Coffey writes with a vulnerability and openness that’s humbling both to himself and the reader. There’s a sweet tenderness about his characters – even the unlovable ones – and his story.

Snow Day is a quiet story, a humbling story, a story about people we know and ultimately a story about ourselves.

Sunday, October 10, 2010

The Sticky Stories of Billy Coffey

I wrote speeches for corporate executives for a long time, and now, more often than not, I’m writing speeches for myself. And while substance is absolutely critical, I learned long ago that you can write the most brilliant speeches with the most brilliant thoughts imaginable – but if you want people to remember them, you need to have stories.

And not just any kind of kinds, but personal ones, stories that surprise and entertain and help make the point of what the speaker was talking about. Many speakers often asked for “a good joke” but they were usually the people who hadn’t heard any good ones themselves and would tell jokes poorly, or at least not well. Humor is always a dangerous thing in a speech; the safest humor is always self-deprecating, allowing listeners to laugh with you and at you. Not many executives are comfortable with that, however.

In Made to Stick: Why Some Ideas Survive and Others Die, Chip Heath and Dan Heath talk about the three kinds of stories that help ideas stick: challenge plot stories, where a formidable challenge has to be overcome (they give the example of David and Goliath); connection plot stories, in which people develop a relationship that bridges a gap (consider Jesus’ parable of the good Samaritan); and creativity plot stories, in which someone makes a mental breakthrough, solves a problem or does something really innovative (the story of the apple falling on Isaac Newton’s head, for example).

For stickiness, those three types cover the waterfront. I speak from personal (and unexpected) experience. I gave a talk in June at a conference of university public relations people, and the person who introduced me had done their homework. I was speaking on corporate use of social media, but the introducer included one thing about me – that I edited an online poetry journal called TweetSpeak Poetry. Guess what all the questions were about at the end?

If you need to see examples of sticky stories – where you can find all three kinds the Heath brothers talk about in one place, you need to look at the blog site of Billy Coffey.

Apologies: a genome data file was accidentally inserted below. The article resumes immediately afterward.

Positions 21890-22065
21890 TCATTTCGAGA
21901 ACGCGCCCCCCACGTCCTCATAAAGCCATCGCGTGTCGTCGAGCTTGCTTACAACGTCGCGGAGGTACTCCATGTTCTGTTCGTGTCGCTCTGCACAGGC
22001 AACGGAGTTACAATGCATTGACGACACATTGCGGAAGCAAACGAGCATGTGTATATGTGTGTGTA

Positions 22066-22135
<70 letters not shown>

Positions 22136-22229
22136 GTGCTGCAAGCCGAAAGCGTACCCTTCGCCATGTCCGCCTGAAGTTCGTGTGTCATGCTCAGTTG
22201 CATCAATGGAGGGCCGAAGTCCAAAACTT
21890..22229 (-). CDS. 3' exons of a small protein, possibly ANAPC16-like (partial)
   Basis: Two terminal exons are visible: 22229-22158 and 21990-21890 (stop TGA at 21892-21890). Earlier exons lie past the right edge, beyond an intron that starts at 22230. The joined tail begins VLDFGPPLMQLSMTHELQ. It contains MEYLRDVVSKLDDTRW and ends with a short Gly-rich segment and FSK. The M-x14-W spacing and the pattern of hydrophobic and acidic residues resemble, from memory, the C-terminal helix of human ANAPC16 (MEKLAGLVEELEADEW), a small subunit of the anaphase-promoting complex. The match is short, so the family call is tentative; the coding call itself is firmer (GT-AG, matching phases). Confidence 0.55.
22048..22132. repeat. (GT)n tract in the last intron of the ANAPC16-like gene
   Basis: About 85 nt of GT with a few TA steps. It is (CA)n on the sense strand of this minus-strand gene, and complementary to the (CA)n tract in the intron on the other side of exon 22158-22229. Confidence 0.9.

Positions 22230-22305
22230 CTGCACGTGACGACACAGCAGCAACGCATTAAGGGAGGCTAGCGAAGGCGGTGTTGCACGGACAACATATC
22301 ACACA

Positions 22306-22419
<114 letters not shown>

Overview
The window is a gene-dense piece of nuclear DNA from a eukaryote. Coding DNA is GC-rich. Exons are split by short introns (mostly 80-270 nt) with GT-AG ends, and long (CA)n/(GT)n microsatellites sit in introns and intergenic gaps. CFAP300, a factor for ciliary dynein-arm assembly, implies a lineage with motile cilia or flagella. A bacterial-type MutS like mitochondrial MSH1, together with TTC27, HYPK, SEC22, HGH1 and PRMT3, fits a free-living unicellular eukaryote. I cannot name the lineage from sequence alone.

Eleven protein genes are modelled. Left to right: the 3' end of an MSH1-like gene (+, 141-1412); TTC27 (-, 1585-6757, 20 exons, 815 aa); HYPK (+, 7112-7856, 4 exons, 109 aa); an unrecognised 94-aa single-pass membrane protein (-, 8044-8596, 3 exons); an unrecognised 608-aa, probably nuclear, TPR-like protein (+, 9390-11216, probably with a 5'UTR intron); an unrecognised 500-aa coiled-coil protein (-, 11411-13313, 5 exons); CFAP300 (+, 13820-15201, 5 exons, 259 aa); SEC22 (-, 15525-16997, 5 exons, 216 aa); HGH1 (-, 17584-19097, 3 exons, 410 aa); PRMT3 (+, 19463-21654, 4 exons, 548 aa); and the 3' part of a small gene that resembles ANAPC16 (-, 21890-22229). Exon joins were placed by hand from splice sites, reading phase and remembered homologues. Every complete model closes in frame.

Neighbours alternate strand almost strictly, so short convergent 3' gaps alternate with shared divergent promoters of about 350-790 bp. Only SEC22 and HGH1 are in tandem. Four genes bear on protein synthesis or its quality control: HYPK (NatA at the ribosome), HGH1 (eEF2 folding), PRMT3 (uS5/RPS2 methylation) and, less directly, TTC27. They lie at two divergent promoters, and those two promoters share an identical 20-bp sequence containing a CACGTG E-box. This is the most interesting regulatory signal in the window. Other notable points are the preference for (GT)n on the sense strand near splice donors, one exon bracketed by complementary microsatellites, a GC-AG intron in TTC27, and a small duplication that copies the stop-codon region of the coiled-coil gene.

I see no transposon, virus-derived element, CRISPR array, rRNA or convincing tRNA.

You want to find stories that include a challenge? They’re there. Or stories that make connections? Look no further. Or stories where people do unexpected and creative things? You’ve got them with this blog.

Billy Coffey, a writer in Virginia, tells what I call true stories. He watches and listens, and he carries a notebook around to record notes. He overhears conversations; he remembers stories from high school. He recalls people when he first knew them and what they became, and how they handled success and defeat and victory and tragedy.

Some of the stories he tells include all three types of stickiness. There about challenges, connections and creativity. Not once have I known a story of his to disappoint or fall flat.

Tomorrow is the official publication date of his first novel, Snow Day. There’s a Facebook party scheduled; see his blog for details. I will be posting my review of the novel tomorrow as well. (Earlier today, Jennifer Dukes-Lee interviewed Billy Coffey about the novel.)

But you can be assured of this: Snow Day is sticky, exactly the kind of sticky described in Made to Stick.

Laura Boggess is leading a discussion of Made To Stick over at The High Calling. Last week's discussion can be found here.

Previous blog posts in this series:

On Simple: The One Time Something I Did Went Viral

On Unexpected: Singing Opera in Journalism Class

On Credible: As Concrete – as Air

On Concrete: It Was All in the Numbers

On Emotional: An Engineer Got Emotional